Leveraging Higher-Education Instructors in the Climate Litera ...

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  • Title: Leveraging Higher-Education Instructors in the Climate Literacy Effort: Factors Related to University Faculty’s Propensity to Teach Climate Change
  • Author(s): Abby Beck
  • Publisher: Common Ground Research Networks
  • Collection: Common Ground Research Networks
  • Series: Climate Change: Impacts and Responses
  • Journal Title: The International Journal of Climate Change: Impacts and Responses
  • Keywords: Teaching Climate Change, Barriers to Instruction, Professor Attitudes
  • Volume: 4
  • Issue: 4
  • Year: 2013
  • ISSN: 1835-7156 (Print)
  • DOI: https://doi.org/10.18848/1835-7156/CGP/v04i04/37181
  • Citation: Beck, Abby, Gale M. Sinatra, and Doug Lombardi. 2013. "Leveraging Higher-Education Instructors in the Climate Literacy Effort: Factors Related to University Faculty’s Propensity to Teach Climate Change." The International Journal of Climate Change: Impacts and Responses 4 (4): 1-17. doi:10.18848/1835-7156/CGP/v04i04/37181.
  • Extent: 17 pages

Abstract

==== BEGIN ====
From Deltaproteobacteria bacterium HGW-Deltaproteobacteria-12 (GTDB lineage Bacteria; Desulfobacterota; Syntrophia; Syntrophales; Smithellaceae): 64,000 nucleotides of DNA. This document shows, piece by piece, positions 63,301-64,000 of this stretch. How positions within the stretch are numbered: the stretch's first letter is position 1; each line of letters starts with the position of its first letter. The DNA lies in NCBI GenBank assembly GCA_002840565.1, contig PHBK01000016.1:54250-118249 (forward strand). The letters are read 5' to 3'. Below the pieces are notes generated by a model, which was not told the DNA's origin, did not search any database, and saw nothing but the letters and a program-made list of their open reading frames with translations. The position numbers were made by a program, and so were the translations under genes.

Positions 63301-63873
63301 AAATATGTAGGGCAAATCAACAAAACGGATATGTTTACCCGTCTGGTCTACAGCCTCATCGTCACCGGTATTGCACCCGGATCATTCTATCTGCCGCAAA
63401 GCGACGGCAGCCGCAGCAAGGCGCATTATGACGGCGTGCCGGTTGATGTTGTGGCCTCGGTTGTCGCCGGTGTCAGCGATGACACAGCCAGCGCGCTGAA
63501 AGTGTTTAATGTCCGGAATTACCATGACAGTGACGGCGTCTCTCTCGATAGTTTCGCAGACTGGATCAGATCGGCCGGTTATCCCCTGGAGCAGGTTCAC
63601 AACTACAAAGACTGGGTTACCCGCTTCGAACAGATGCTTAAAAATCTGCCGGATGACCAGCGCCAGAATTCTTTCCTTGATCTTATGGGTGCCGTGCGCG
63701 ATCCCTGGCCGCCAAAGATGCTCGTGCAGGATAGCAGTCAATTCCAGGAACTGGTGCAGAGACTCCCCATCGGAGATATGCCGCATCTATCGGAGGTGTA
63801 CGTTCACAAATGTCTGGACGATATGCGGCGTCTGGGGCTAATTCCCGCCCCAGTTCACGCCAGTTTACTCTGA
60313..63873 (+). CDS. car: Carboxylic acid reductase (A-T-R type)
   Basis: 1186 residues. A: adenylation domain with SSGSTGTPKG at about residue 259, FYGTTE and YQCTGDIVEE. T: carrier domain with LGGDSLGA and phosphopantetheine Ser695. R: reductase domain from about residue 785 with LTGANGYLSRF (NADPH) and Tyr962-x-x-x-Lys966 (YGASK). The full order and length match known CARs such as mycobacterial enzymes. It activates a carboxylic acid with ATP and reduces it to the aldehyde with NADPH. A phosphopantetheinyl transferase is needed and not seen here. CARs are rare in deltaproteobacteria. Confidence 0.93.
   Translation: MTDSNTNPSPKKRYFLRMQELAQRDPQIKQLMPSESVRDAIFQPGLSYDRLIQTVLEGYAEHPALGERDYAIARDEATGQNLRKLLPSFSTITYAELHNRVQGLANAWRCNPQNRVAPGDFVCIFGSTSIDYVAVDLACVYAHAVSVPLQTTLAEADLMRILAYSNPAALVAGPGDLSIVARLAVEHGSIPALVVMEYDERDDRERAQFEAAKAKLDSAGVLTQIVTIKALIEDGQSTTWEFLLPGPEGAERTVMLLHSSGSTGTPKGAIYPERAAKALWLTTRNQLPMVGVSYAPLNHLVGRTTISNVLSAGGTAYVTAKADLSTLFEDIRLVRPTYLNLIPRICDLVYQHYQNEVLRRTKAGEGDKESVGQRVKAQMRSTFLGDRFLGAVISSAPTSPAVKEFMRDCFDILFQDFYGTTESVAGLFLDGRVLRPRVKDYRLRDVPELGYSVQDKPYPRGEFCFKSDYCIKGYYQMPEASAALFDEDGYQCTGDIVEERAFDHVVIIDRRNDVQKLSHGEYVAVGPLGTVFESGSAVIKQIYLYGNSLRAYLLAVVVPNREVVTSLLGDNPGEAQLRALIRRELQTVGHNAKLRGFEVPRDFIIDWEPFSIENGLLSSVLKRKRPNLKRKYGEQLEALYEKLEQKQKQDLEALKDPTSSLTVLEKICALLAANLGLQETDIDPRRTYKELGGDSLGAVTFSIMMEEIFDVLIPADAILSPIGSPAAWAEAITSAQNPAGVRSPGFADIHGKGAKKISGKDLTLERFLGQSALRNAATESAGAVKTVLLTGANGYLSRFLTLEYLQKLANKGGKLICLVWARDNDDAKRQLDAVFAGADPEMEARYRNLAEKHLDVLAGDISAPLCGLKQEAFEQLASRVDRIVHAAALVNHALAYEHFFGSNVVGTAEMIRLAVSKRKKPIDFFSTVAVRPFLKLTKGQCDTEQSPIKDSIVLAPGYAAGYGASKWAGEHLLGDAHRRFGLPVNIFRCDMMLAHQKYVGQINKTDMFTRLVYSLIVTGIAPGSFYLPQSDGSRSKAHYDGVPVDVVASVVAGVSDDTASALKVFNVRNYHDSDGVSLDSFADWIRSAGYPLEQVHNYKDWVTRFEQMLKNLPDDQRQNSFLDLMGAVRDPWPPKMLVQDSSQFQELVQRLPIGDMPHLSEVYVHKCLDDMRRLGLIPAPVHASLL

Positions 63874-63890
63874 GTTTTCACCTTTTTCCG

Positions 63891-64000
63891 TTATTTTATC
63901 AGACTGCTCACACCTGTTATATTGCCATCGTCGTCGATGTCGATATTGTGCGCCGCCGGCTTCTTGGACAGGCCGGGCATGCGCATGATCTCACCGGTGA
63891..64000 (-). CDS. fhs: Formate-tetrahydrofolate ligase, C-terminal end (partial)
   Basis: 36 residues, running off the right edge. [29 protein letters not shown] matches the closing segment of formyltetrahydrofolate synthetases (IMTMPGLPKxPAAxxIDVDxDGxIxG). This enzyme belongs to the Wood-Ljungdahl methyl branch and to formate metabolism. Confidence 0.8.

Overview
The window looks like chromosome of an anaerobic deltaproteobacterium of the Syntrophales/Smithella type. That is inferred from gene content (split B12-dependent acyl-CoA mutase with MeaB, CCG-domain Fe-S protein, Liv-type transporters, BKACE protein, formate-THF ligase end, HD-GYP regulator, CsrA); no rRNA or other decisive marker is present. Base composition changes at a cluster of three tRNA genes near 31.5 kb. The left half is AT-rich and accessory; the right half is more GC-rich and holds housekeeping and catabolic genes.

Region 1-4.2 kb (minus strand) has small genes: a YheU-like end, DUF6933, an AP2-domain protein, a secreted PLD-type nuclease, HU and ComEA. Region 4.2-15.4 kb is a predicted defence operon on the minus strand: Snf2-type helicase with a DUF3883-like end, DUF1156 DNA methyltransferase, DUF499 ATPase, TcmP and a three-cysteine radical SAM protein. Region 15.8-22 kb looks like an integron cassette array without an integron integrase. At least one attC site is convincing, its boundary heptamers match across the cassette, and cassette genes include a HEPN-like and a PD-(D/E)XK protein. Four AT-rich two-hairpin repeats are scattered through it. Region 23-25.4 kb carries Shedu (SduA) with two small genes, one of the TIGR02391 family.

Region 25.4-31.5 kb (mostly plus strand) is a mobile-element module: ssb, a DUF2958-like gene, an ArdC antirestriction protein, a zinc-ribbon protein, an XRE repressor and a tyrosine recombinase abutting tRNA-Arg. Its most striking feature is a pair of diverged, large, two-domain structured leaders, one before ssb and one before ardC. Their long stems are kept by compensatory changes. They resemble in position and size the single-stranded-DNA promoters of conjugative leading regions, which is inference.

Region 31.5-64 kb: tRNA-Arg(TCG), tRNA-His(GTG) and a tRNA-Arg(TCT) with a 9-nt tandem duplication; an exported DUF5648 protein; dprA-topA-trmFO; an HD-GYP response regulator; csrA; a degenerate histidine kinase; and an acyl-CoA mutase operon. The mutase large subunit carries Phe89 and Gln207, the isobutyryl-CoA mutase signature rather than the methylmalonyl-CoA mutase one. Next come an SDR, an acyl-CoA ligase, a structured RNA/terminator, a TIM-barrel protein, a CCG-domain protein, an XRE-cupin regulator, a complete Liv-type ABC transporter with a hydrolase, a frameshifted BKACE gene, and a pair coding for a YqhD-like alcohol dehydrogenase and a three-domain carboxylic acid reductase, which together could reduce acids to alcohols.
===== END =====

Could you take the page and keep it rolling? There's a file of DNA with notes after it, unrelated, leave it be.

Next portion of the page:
In this study, we explored the relationship between university teaching faculty’s knowledge, concern and feelings of responsibility toward climate change and their propensity to address this topic in their classroom curriculum. We sent surveys containing 30 questions to approximately 3,150 faculty at two state research universities in the southwest United States. We addressed three research questions: Do university teaching faculty and students differ in their knowledge of, concern about, and personal responsibility regarding climate change and what are the differences between teaching faculty’s predictions of students’ perceived knowledge and concern about climate change and students’ actual perceived knowledge and concern? Second, do perceived knowledge, concern, personal responsibility, responsibility to teach about climate change, and comfort with teaching about climate change relate to the degree in which faculty address climate change in their classrooms? Finally, how does faculty rank and discipline differentiate their perceived knowledge, concern, personal responsibility, responsibility to teach about climate change, comfort with teaching about change? In regards to these three questions, we found that teaching faculty show greater concern and perceived knowledge than their students, though they underestimate their students’ perceived knowledge. Comfort teaching climate change and feeling responsible for teaching climate change were both significant predictors of the degree to which it is currently taught. Professors of the sciences were relatively high in both comfort and responsibility to teach climate change, whereas liberal arts faculty members were less comfortable and felt less responsible to include the topic in their classroom. The study, therefore, reveals opportunities where professional development could be targeted to promote climate literacy.